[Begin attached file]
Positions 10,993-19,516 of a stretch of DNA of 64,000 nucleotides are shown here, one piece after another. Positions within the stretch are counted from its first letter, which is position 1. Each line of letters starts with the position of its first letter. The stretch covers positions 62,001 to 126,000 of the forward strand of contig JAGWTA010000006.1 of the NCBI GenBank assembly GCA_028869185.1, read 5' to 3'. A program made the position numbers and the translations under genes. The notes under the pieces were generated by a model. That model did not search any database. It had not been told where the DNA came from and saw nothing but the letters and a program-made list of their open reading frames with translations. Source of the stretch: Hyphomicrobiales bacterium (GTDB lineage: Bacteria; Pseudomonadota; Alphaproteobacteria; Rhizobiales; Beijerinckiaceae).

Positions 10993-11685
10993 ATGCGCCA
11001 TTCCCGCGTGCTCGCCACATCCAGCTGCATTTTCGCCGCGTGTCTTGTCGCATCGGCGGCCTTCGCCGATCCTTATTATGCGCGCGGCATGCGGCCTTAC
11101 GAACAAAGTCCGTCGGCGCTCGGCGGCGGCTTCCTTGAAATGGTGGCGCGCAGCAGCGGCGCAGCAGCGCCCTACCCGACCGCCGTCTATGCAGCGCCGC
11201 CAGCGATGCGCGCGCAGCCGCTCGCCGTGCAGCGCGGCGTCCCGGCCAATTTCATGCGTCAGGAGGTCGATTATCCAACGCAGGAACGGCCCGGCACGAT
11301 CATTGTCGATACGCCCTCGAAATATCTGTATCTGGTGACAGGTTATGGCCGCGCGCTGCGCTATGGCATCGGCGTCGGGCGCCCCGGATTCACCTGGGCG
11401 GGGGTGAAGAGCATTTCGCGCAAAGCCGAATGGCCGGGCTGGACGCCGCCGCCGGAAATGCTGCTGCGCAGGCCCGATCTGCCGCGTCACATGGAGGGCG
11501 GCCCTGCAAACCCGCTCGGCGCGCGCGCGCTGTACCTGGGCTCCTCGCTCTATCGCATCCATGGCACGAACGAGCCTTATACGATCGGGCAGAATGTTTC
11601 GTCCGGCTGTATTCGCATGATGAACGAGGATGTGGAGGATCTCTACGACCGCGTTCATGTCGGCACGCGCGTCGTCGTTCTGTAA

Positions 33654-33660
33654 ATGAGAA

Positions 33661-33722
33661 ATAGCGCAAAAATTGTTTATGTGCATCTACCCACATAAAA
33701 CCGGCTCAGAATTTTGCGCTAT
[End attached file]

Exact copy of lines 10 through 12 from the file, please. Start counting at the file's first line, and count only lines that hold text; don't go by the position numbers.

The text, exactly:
11601 GTCCGGCTGTATTCGCATGATGAACGAGGATGTGGAGGATCTCTACGACCGCGTTCATGTCGGCACGCGCGTCGTCGTTCTGTAA

Positions 33654-33660
33654 ATGAGAA